To reduce these workplace dangers and promote hearing conservation programs, the U.S. Department of Labor’s Occupational Safety and Health Administration regional office in Chicago has established a Regional Emphasis Program to raise awareness among Midwest manufacturing employers.
By law, OSHA requires employers to implement a hearing conservation program when the average noise exposure over eight working hours reaches or exceeds 85 decibels, which the Centers for Disease Control compares to the sound of city traffic (from inside the vehicle) or a gas-powered leaf blower. To prevent noise-induced hearing loss, OSHA provides employers with hearing conservation guidelines.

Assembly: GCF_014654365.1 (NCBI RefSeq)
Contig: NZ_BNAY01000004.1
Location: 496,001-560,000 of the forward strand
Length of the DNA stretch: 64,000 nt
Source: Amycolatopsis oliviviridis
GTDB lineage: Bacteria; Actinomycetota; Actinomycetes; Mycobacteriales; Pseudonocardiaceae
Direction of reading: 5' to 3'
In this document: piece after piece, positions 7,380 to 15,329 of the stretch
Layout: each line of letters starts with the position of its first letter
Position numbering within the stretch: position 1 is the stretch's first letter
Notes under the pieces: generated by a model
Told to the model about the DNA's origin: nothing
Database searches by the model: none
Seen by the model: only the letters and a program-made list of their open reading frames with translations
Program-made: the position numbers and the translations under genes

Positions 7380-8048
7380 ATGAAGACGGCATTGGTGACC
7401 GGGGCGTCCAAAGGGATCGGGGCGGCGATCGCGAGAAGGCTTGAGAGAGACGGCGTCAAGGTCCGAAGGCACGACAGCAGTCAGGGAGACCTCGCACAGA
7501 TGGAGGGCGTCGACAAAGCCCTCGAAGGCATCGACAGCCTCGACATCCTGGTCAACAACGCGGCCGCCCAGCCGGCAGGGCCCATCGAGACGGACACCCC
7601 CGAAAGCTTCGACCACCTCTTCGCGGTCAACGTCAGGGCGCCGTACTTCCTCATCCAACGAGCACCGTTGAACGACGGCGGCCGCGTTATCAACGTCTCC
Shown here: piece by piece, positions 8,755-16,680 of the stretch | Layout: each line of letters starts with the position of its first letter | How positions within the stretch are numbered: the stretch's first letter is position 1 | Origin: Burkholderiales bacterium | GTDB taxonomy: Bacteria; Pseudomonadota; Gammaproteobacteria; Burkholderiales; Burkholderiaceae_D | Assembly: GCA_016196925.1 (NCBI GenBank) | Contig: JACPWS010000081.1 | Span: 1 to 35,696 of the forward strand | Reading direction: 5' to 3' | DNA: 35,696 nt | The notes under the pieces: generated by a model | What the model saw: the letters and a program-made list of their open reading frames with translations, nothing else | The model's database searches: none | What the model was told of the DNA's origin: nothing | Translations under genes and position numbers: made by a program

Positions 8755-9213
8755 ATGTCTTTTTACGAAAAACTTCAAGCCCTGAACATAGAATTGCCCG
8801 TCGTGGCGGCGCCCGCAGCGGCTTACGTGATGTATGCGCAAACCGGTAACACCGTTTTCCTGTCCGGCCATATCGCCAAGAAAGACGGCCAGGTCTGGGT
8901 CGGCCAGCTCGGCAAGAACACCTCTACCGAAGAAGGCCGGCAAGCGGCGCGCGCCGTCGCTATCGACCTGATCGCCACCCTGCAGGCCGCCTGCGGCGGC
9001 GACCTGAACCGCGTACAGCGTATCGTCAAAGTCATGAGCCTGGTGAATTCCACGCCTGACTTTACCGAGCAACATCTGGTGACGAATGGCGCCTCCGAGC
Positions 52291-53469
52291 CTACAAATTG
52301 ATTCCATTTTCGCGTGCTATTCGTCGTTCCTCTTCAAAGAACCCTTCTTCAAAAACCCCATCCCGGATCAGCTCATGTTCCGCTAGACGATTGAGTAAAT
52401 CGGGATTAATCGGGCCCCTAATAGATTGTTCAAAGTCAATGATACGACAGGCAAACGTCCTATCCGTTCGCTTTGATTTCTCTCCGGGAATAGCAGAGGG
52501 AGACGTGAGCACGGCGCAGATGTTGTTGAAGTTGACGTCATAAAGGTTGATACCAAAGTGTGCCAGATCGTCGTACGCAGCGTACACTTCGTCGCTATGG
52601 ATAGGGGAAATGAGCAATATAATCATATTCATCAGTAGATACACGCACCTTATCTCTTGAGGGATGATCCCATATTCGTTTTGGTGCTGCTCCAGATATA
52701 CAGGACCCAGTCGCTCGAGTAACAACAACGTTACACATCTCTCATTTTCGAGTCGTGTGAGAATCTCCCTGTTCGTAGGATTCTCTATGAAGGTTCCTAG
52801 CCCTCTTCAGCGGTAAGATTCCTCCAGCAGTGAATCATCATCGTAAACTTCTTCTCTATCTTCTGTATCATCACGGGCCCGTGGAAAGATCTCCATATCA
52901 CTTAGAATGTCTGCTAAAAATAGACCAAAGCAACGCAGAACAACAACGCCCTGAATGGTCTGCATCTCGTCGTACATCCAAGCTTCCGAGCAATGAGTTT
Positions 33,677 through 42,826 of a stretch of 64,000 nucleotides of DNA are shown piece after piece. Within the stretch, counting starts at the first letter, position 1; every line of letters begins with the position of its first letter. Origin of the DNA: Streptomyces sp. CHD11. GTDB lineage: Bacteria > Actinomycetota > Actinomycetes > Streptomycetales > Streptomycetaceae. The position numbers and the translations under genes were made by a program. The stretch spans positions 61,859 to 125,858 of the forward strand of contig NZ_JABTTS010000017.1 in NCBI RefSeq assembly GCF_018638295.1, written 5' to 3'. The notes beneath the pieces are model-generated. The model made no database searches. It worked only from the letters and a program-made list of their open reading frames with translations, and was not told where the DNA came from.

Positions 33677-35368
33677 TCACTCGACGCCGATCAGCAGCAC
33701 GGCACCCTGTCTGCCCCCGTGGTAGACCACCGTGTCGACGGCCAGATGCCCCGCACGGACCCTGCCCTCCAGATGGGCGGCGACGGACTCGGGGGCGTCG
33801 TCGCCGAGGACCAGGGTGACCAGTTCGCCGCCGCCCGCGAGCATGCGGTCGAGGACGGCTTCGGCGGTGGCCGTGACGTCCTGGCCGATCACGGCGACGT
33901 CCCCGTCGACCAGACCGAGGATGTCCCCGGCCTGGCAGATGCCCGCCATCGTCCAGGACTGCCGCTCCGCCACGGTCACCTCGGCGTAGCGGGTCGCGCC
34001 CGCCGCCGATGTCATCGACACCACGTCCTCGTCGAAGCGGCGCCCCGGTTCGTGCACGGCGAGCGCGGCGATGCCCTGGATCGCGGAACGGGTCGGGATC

The REP’s initial phase will include informational mailings to employers, professional associations, local safety councils, apprenticeship programs, local hospitals and occupational health clinics, and OSHA presentations to industry organizations and stakeholders. OSHA will also encourage employers to use the agency’s free consultation services to help them implement noise safety strategies and ensure compliance with OSHA standards.
“Earning a living should not come at the expense of hearing loss,” said OSHA Acting Regional Administrator William Donovan in Chicago. “Hearing conservation programs are designed to prevent workplace hearing loss, protect remaining hearing, and provide employers and workers with the knowledge and equipment to control and reduce exposure to noise.”
OSHA encourages employers to take steps to identify, reduce and eliminate hazards related to high levels of noise during the REP’s initial phase. Following its three-month outreach, that began June 1, 2021, the REP empowers OSHA to schedule and inspect select manufacturing industries in Illinois, Ohio and Wisconsin with hearing loss rates higher than the national average.
Learn more about OSHA.
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